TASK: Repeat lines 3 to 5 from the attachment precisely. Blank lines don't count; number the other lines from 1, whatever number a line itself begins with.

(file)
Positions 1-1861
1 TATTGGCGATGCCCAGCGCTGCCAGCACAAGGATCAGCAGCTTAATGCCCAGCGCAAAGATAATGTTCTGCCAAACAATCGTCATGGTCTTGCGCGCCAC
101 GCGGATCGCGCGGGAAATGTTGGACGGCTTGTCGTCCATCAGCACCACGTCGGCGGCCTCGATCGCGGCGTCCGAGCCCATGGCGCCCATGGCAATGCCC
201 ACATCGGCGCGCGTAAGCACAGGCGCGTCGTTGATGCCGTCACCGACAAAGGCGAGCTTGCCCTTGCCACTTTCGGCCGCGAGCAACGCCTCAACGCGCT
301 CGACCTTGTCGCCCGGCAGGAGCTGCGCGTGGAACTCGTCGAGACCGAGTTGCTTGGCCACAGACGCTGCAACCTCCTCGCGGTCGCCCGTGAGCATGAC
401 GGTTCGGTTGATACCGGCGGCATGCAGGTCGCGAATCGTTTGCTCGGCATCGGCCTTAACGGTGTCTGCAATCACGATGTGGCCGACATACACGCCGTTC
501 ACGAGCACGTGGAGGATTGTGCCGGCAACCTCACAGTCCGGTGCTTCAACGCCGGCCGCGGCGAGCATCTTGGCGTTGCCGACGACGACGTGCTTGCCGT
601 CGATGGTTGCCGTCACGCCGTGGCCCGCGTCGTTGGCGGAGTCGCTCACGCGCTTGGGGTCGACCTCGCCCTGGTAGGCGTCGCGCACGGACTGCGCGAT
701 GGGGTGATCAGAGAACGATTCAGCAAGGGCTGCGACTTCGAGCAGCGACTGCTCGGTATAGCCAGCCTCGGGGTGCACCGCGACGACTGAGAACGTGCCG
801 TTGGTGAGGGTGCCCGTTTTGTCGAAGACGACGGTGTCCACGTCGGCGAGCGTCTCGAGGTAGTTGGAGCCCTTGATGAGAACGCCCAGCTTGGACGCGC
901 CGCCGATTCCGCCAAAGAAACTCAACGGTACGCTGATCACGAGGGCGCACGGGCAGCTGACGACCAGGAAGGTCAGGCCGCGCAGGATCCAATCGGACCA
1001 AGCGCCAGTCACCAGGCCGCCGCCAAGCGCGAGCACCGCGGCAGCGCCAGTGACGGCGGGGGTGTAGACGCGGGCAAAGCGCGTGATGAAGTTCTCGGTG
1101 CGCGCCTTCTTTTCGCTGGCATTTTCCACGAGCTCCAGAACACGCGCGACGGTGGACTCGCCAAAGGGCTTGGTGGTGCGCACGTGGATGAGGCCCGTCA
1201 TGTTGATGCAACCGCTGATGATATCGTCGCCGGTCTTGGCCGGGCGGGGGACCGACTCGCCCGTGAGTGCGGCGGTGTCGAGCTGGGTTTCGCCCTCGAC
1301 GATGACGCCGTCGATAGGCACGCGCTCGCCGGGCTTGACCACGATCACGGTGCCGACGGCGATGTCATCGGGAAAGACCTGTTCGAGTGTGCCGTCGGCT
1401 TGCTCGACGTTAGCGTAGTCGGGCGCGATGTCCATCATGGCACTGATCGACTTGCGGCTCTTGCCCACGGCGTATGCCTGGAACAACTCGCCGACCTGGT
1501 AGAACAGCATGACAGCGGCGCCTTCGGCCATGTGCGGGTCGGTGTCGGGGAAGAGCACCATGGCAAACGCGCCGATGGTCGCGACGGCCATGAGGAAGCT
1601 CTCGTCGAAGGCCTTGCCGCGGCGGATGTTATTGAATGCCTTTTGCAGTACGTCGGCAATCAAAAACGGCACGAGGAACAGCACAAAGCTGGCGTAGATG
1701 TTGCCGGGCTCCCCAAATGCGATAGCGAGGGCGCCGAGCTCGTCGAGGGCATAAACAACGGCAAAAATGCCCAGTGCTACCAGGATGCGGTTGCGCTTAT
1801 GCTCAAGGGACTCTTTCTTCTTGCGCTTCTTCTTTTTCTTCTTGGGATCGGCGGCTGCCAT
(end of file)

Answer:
101 GCGGATCGCGCGGGAAATGTTGGACGGCTTGTCGTCCATCAGCACCACGTCGGCGGCCTCGATCGCGGCGTCCGAGCCCATGGCGCCCATGGCAATGCCC
201 ACATCGGCGCGCGTAAGCACAGGCGCGTCGTTGATGCCGTCACCGACAAAGGCGAGCTTGCCCTTGCCACTTTCGGCCGCGAGCAACGCCTCAACGCGCT
301 CGACCTTGTCGCCCGGCAGGAGCTGCGCGTGGAACTCGTCGAGACCGAGTTGCTTGGCCACAGACGCTGCAACCTCCTCGCGGTCGCCCGTGAGCATGAC